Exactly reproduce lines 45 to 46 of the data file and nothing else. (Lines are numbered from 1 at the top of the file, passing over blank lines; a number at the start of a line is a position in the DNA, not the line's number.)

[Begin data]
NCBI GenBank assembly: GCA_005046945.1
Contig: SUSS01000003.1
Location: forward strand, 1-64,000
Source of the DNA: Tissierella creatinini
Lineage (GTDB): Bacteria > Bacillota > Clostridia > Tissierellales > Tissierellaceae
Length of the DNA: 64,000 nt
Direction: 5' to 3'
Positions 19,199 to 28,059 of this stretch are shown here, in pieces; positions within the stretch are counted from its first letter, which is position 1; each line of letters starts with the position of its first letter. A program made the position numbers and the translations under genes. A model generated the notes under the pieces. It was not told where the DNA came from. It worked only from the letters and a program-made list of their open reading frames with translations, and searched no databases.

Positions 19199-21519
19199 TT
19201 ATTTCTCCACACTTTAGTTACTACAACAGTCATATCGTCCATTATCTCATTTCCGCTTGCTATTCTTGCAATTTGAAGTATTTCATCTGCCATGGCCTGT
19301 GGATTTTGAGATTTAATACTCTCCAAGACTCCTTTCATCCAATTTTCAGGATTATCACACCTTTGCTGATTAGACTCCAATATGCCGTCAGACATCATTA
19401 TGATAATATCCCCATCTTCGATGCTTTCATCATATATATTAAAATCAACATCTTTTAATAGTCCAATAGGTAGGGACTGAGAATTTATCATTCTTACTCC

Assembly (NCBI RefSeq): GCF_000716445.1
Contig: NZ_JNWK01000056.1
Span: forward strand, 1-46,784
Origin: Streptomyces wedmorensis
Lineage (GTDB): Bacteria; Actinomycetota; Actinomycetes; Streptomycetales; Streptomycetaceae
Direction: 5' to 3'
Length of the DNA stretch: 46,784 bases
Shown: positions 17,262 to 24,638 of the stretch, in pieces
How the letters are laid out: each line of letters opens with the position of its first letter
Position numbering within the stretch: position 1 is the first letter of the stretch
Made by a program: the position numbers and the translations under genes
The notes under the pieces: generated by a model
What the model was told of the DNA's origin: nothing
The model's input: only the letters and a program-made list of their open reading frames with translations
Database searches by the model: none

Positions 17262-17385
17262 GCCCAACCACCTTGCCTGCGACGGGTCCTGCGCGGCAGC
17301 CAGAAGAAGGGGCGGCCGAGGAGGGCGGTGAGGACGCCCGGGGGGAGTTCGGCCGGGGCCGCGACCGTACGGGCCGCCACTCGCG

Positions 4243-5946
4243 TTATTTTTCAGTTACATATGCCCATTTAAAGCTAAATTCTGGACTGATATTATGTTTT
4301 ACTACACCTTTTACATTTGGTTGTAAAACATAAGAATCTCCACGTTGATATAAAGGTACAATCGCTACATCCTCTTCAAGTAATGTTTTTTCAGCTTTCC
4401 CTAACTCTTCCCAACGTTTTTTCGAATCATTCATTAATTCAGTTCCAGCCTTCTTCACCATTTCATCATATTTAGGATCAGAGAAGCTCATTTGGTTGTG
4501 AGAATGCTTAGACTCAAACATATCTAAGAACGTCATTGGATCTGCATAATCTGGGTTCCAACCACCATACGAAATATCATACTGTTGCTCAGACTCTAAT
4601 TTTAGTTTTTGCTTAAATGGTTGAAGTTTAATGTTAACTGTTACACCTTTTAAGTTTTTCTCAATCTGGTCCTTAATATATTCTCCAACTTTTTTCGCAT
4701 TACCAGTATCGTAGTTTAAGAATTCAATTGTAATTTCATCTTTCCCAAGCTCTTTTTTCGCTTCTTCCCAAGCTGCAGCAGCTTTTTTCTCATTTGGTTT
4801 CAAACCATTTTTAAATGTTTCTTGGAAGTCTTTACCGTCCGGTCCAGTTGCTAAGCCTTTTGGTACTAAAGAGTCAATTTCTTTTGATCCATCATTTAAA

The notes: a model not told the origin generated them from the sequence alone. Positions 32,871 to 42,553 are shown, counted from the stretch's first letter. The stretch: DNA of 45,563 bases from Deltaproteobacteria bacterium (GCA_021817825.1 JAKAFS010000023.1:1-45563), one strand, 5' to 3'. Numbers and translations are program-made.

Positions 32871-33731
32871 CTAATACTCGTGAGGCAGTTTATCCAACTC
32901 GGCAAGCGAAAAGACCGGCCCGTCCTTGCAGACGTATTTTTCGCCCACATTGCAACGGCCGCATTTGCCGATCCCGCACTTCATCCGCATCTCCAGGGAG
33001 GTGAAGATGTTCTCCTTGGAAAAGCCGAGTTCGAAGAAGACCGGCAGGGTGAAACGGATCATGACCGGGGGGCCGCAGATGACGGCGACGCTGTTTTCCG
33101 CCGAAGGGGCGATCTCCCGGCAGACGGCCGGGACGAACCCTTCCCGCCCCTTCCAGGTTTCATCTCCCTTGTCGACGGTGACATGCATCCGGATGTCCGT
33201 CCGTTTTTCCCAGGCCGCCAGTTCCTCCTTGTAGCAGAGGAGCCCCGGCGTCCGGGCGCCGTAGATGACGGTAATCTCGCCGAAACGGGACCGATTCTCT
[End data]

33101 CCGAAGGGGCGATCTCCCGGCAGACGGCCGGGACGAACCCTTCCCGCCCCTTCCAGGTTTCATCTCCCTTGTCGACGGTGACATGCATCCGGATGTCCGT
33201 CCGTTTTTCCCAGGCCGCCAGTTCCTCCTTGTAGCAGAGGAGCCCCGGCGTCCGGGCGCCGTAGATGACGGTAATCTCGCCGAAACGGGACCGATTCTCT